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Old 06-02-2005, 09:51 PM   #1
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Can't figure out my calicum test very frustrated please help

I've been trying to get ready to convert my FOWLR to reef tank. Everything seems ready, but I've been unable to get an accurate calcium reading. I've tried both the Salifert calcium test kit and an Aquarium Pharmaceuticals test kit, but I keep getting results that measure extremely high and way off the chart. All of the test kits that I've seen require the user to add the testing solution drop by drop (and gently shake the test tube in between drops) until the water changes color, but the color of my water in the test tube never changes colors until I'm well over the test's possible Ca levels. In my opinion, these results are definitely wrong. I have never added calcium supplements to my tank and use R/O water with Instant Ocean salt. I've also tested KH and received a reading of 7 dKH. I've asked my lfs to test it for me, but they will only test ph, nitrate, nitrite, and ammonia (I think they don't want to have to sit there and do the drop by drop). Can anyone think of way for me to get an accurate Ca reading or what I'm doing wrong with my tests? Are there any other types of test kits out there that are simpler to use? I'd be willing to pay the extra money for a test kit that will relieve me of my frustrations.
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Old 06-02-2005, 10:48 PM   #2
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Salifert is usually quite accurate. It could be you have a bumb test kit although I rarely ever hear about it. "Operator error" can be a common one as well.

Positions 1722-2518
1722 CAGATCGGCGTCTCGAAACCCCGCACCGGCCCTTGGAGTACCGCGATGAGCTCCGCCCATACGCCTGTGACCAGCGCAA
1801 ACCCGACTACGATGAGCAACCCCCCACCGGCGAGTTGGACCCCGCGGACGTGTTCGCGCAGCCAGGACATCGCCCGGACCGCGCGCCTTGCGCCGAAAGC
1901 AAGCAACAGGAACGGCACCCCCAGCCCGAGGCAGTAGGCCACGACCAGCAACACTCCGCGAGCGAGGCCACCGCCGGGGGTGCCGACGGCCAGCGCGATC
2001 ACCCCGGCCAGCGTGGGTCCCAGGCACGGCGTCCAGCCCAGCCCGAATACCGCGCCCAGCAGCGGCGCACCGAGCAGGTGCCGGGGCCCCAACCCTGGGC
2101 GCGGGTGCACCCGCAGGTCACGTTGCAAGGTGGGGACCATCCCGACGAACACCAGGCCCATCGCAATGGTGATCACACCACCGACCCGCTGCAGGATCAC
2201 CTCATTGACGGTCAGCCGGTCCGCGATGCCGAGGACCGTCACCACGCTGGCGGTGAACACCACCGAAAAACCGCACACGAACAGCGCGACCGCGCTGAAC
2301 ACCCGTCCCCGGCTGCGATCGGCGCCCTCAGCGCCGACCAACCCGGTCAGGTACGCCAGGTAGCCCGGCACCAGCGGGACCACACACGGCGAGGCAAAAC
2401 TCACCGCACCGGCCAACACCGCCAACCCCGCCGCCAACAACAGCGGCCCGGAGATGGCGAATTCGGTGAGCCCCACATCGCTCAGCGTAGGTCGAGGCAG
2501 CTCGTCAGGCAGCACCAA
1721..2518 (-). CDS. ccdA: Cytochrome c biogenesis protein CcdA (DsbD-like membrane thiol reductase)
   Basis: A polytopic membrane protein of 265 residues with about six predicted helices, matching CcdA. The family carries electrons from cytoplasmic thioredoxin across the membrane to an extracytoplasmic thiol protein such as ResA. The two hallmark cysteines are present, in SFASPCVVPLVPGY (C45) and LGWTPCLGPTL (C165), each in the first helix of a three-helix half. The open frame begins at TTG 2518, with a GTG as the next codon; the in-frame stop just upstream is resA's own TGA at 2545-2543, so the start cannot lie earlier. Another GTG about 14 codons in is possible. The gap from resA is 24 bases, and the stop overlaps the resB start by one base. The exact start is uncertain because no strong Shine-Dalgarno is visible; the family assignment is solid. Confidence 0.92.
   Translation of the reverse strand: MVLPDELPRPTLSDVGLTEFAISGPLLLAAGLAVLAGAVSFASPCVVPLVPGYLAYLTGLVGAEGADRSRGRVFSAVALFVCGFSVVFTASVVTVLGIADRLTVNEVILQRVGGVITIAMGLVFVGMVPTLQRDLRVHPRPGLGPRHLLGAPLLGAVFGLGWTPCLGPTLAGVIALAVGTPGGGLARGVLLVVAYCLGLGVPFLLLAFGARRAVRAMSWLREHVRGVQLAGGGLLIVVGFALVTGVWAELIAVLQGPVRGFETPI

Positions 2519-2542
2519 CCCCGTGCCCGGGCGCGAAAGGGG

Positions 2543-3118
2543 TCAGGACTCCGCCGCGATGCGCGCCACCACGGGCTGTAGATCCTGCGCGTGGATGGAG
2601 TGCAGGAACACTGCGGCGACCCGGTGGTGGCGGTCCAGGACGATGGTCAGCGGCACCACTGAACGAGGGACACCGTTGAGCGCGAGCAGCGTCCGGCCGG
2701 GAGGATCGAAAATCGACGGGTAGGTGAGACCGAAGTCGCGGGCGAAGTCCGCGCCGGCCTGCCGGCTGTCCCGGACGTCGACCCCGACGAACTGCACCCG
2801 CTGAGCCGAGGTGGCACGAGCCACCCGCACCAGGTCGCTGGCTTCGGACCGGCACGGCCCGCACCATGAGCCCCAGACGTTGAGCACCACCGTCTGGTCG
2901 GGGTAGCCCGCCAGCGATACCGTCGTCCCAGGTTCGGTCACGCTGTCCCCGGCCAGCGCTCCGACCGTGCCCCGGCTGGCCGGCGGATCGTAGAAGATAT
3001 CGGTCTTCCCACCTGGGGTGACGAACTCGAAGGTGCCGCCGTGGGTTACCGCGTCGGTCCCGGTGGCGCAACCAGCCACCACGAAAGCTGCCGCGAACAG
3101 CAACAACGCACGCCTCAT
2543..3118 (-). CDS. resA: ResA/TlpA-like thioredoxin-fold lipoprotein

Which version do you have, the new or the old and are you performing the full test (2 ml, 1 scoop 8 drops) or the ½ test (1 ml, ½ scoop, 4 drops)?

If the new one, add your two ml of water to the vial, then one level scoop of the purple crystals (regent 1), then 8 drops of the liquid (regent 2) and gentley swirl the vial until the color is an even pink. Do not shake it.

Fill the ml marked slim syringe with regent 3 being sure to use the extension nib. Add drop by drop until the color changes to blue.

Anything different there?

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Old 06-03-2005, 12:24 PM   #3
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When using the extension nib, you need to make sure that you fill the syringe until the black line hits the top mark (not worrying about the air bubble line, leave that air in the tube). When you're test turns colors then you need to read where the black line is (again no regard for where the air line is).

Does any of this change your result?
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Old 06-05-2005, 12:48 AM   #4
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I have the new version of the Salifert test kit. I tried it again using the 1/2 test method and came out with a result of 540. That seems pretty high. Does that seem normal, considering I've never added any supplements to the water? What's the best way to lower the level of calcium in my tank?
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Old 06-05-2005, 02:09 AM   #5